Traditionally, Eid al-Fitr begins at sunset on the night of the first sighting of the crescent moon. If the moon is not observed immediately after the 29th day of the previous lunar month, either because clouds block its view or because the western sky is still too bright when the moon sets, then the holiday is celebrated the following day. Eid is celebrated for one to three days, depending on the country and it is forbidden to fast on the day of Eid, and a specific prayer is nominated for this day. As an obligatory act of charity, money is paid to the poor and the needy known as Zakat-ul-Fitr before performing the Eid prayer which is performed by the congregation in an open area such as a field, a community centre or a mosque. No call to prayer is given for this Eid prayer, and it consists of only two units of prayer, with a variable amount of Takbirs and other prayer elements depending on the branch of Islam observed. The Eid prayer is followed by the sermon and then a supplication asking for Allah’s forgiveness, mercy, peace and blessings for all living beings across the world. The sermon also instructs Muslims as to the performance of rituals of Eid, such as the zakat. The sermon of Eid takes place after the Eid prayer, unlike the Friday prayer which comes first before prayer with some imams believing that listening to the sermon at Eid is optional. After the prayers, Muslims visit their relatives, friends, and acquaintances or hold large communal celebrations in homes, community centres, or rented halls.

In India, Eid is a public holiday and the holiday begins after the sighting of the new moon on Chand Raat. On that evening, people head to markets to finish their shopping for Eid, for clothing and gifts and begin preparing their food for the next day. Traditional Eid food often includes biriyani, sheer khurma, and sevvaiyyan, a dish of fine, toasted sweet vermicelli noodles with milk and dried fruit, among other regionally-specific dishes. Women and girls also put henna in each others’ hands and the next morning, Muslims go to their local mosque for the Eid Namaz and give Eid zakat before returning home. Afterwards, children are given Eidi or cash gifts and friends and relatives visit each other’s homes to eat and celebrate. In Pakistan, this Eid is also known as Chhoti or Lesser Eid and is celebrated more or less like in India. At home, family members enjoy a special Eid breakfast with various types of sweets and desserts, including Kheer and the traditional dessert Sheer Khurma, which is made of vermicelli, milk, butter, dry fruits, and dates. Children also get cash gifts known as Eidi with the State Bank of Pakistan issuing fresh currency notes every year for this purpose.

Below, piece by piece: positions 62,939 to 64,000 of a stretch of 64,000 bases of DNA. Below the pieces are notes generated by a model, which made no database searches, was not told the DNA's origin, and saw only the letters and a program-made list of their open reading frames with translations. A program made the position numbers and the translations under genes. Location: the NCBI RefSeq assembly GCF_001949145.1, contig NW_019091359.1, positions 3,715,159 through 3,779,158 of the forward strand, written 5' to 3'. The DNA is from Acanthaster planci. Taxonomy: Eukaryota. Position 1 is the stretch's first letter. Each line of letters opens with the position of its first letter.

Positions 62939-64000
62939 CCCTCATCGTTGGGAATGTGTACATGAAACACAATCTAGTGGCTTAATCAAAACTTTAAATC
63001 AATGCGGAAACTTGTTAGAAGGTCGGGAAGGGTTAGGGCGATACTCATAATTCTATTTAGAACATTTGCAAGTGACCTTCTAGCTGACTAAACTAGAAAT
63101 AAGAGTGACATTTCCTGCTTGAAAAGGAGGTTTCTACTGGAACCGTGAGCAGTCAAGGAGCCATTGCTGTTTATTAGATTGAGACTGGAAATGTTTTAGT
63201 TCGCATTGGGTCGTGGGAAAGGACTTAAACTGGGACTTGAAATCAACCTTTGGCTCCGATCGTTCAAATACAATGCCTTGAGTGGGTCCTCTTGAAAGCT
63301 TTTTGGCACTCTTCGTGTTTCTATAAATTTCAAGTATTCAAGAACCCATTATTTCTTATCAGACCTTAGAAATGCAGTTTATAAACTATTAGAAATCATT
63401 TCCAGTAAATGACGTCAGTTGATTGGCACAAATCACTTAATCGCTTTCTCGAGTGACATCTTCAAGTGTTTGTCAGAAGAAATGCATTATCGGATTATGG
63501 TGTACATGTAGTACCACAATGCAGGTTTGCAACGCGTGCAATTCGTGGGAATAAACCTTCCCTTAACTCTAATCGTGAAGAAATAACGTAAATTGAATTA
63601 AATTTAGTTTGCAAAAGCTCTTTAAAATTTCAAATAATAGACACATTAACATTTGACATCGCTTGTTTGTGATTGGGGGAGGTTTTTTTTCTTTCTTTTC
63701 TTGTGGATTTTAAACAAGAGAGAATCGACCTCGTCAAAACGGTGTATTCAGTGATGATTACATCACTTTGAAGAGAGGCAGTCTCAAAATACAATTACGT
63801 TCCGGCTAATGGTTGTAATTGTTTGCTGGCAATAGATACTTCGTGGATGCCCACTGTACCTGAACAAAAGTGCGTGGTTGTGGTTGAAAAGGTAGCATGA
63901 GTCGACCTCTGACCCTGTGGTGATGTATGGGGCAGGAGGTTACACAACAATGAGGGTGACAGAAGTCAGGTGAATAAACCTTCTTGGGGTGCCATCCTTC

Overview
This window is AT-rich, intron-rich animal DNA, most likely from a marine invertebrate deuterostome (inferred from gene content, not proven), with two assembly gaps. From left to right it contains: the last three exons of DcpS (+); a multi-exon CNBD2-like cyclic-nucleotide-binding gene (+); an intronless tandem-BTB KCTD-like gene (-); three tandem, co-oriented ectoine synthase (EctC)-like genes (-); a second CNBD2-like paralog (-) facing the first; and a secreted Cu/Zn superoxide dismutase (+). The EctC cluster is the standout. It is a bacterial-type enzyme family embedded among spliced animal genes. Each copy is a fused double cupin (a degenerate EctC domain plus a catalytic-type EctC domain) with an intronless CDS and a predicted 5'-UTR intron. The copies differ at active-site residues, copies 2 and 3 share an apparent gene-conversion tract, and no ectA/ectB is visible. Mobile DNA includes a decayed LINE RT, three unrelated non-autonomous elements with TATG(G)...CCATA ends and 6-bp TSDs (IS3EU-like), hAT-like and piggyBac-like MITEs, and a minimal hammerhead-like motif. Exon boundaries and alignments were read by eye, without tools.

In Malaysia, Singapore, and Brunei, Eid is more commonly known as Hari Raya Aidilfitri, Hari Raya Idul Fitri, Hari Raya Puasa, Hari Raya Fitrah or Hari Lebaran where Hari Raya means a celebration day. It is customary for workers in the city to return to their home town to celebrate with their families and to ask forgiveness from parents, in-laws, and other elders. This is known in Malaysia as balik kampung or homecoming. The night before Hari Raya is filled with the sounds of takbir in the mosques or musallahs. In many parts of Malaysia, especially in the rural areas, pelita, panjut or lampu colok which are oil lamps, similar to tiki torches are lit up and placed outside and around homes. Special dishes like ketupat, rendang, lemang which is a type of glutinous rice cooked in bamboo and other Malay delicacies such as various kuih-muih are served during this day. It is common to greet people with Salam Aidilfitri or Selamat Hari Raya which means Happy Eid. Muslims also greet one another with maaf zahir dan batin, which asks to forgive their physical and emotional wrongdoings. In Singapore and Malaysia, especially in the major cities, people take turns to set aside a time for an open house when they stay at home to receive and entertain neighbours, family and other visitors. It is common to see non-Muslims made welcome during Eid at these open houses. Children are given token sums of money, also known as Duit Raya, from their parents or elders.

To everyone celebrating Eid, Eid Mubarak and Selamat Hari Raya Adilfitri!

Leave a Reply

Fill in your details below or click an icon to log in:

WordPress.com Logo

You are commenting using your WordPress.com account. Log Out /  Change )

Twitter picture

You are commenting using your Twitter account. Log Out /  Change )

Facebook photo

You are commenting using your Facebook account. Log Out /  Change )

Connecting to %s

This site uses Akismet to reduce spam. Learn how your comment data is processed.